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Arlington, VA — The National Alliance on Mental Illness (NAMI) today announces the original research report, “The Needs and Experiences of Users of Digital Navigation for Mental Health Treatment and Supportive Services,” published in the Journal of Medical Internet Research (JMIR) Mental Health. The study aims to quantify the experiences and user satisfaction of people living with mental illness and their caregivers with available digital navigation tools.
NAMI conducted a national survey from April 9 to May 21, 2020 and received nearly 500 responses providing feedback about online resource search tools for mental health services. The respondents included individuals with a mental health condition as well as their family members and support networks. The survey found two-thirds (67.4%) of respondents seeking mental health treatment or support services have used technology in their search — from a Helpline call-in number to mobile apps and crowd-sourced resource websites. A vast majority of respondents (80%) are dissatisfied with the available online navigation tools to find mental health treatment or support.
“This data provides valuable insights and a starting point, since person-centered research is still relatively rare,” said Dr. Ken Duckworth, NAMI’s chief medical officer. “The survey aim was to provide user perspectives for both researchers and app developers to improve the experience of people in need searching for appropriate mental health treatment and support. We are hopeful that these research findings will help inform improvements and spur additional research.”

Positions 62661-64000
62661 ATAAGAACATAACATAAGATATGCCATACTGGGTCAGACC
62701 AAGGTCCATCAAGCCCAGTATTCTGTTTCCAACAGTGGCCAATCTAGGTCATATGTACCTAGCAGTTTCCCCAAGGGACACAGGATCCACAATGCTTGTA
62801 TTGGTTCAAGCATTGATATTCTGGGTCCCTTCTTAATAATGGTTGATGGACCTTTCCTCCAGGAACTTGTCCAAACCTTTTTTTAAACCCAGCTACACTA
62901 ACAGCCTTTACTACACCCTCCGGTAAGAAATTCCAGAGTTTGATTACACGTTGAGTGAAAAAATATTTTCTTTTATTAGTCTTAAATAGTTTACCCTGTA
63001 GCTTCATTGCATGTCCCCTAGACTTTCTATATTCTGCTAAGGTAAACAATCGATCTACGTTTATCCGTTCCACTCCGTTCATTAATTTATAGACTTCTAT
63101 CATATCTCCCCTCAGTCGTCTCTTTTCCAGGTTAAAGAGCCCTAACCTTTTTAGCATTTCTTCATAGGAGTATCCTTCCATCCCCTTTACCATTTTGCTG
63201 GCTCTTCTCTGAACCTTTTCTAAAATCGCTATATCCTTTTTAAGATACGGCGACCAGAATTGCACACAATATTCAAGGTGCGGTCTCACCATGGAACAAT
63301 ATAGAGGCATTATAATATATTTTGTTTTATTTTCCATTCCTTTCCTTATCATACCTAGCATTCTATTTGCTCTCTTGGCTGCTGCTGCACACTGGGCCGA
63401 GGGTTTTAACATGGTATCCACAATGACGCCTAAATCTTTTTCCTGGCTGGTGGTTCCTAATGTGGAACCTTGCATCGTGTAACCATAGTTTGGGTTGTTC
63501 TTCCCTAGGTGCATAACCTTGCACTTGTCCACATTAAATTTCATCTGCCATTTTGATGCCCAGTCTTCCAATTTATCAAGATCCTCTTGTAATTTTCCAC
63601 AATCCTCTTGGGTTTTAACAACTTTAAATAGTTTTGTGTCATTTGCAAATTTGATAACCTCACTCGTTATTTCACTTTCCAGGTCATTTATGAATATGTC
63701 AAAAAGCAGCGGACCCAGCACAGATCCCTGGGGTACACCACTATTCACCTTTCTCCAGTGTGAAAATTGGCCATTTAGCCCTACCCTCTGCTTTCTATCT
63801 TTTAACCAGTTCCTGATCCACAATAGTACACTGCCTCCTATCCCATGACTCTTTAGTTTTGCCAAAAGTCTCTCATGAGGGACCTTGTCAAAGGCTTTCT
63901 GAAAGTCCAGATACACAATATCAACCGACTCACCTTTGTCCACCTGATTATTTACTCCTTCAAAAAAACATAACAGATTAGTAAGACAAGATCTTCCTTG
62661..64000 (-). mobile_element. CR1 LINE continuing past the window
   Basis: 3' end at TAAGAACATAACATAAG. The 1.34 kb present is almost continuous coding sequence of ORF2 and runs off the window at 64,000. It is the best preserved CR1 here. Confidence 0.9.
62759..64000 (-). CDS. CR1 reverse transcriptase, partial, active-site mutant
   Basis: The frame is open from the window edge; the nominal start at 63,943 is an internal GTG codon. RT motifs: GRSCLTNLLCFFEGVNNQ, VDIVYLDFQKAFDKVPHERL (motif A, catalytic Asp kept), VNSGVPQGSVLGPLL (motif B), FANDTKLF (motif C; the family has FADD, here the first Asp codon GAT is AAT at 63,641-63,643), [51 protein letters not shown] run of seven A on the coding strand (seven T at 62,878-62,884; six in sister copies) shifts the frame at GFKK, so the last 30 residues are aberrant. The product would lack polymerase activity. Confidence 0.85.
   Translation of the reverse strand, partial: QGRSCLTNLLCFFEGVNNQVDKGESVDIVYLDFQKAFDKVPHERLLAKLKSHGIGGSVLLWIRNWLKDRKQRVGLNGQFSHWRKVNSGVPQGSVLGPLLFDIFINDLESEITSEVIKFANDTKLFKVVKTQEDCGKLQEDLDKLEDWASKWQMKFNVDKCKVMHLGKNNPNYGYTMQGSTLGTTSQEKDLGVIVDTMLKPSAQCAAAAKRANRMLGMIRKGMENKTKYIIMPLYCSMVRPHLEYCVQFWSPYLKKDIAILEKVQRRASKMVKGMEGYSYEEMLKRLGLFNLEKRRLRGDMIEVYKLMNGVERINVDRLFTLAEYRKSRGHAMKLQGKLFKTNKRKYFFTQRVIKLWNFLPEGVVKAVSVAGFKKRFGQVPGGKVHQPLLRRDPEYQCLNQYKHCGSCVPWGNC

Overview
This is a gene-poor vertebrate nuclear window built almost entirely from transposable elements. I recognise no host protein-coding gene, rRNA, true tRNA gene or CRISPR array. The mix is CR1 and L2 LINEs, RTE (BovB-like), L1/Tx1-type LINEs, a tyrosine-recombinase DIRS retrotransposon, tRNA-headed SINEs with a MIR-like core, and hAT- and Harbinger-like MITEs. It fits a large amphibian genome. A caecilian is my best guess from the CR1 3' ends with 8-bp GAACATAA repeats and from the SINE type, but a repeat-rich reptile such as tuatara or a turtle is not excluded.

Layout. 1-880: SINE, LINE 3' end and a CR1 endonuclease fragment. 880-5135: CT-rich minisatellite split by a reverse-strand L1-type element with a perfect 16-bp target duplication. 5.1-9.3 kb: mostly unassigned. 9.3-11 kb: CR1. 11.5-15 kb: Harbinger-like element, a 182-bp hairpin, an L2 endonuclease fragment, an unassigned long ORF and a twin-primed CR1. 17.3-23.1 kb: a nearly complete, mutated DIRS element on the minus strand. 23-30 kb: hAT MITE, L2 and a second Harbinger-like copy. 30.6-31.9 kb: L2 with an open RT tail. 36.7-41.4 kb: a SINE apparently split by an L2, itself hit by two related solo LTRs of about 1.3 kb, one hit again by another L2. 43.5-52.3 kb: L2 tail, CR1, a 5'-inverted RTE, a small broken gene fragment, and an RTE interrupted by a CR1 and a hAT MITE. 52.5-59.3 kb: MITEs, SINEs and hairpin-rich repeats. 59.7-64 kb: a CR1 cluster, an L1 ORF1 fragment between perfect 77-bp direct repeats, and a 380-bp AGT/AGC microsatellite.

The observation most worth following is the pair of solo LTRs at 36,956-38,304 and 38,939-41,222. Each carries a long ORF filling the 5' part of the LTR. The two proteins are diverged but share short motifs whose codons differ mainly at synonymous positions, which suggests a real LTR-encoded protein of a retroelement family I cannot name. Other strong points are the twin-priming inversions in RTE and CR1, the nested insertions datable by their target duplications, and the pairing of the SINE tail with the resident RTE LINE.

The study provides a unique perspective on a common issue. Close to half of respondents (47%) reported that navigation tools have out-of-date and inaccurate information and 42% reported missing/inadequate information. The study aimed to identify what people who are currently seeking mental health treatment and supportive services need and how to improve the process for finding accurate and reliable information. For the purposes of the report, support services include social worker/community resource officer, housing aid, legal aid, and financial aid.
Caregiver respondents — those searching for treatment or support on behalf of another person — were even more likely to report dissatisfaction with available navigation tools (84%). This may be because they need more specific or intensive services. The report also found that more caregivers (58%) said they have searched for both treatment and support services compared to only 44% of respondents who were searching on behalf of themselves.
The survey results suggest that issues with data availability and accuracy in available navigation tools remains a major barrier for locating timely and appropriate mental health treatment and supportive services. This is particularly true among individuals seeking care on behalf of a family member or loved one. NAMI has confidence that improving the accuracy and user experience of mental health navigation tools could have a major positive impact on effectively connecting more people to treatment and support services before they reach a crisis.
In 2019, NAMI received funding from the Marriott Daughter's Foundation to support research on the user experience for finding mental health services. The paper based on the survey results is published in the Journal of Medical Internet Research (JMIR) Mental Health.
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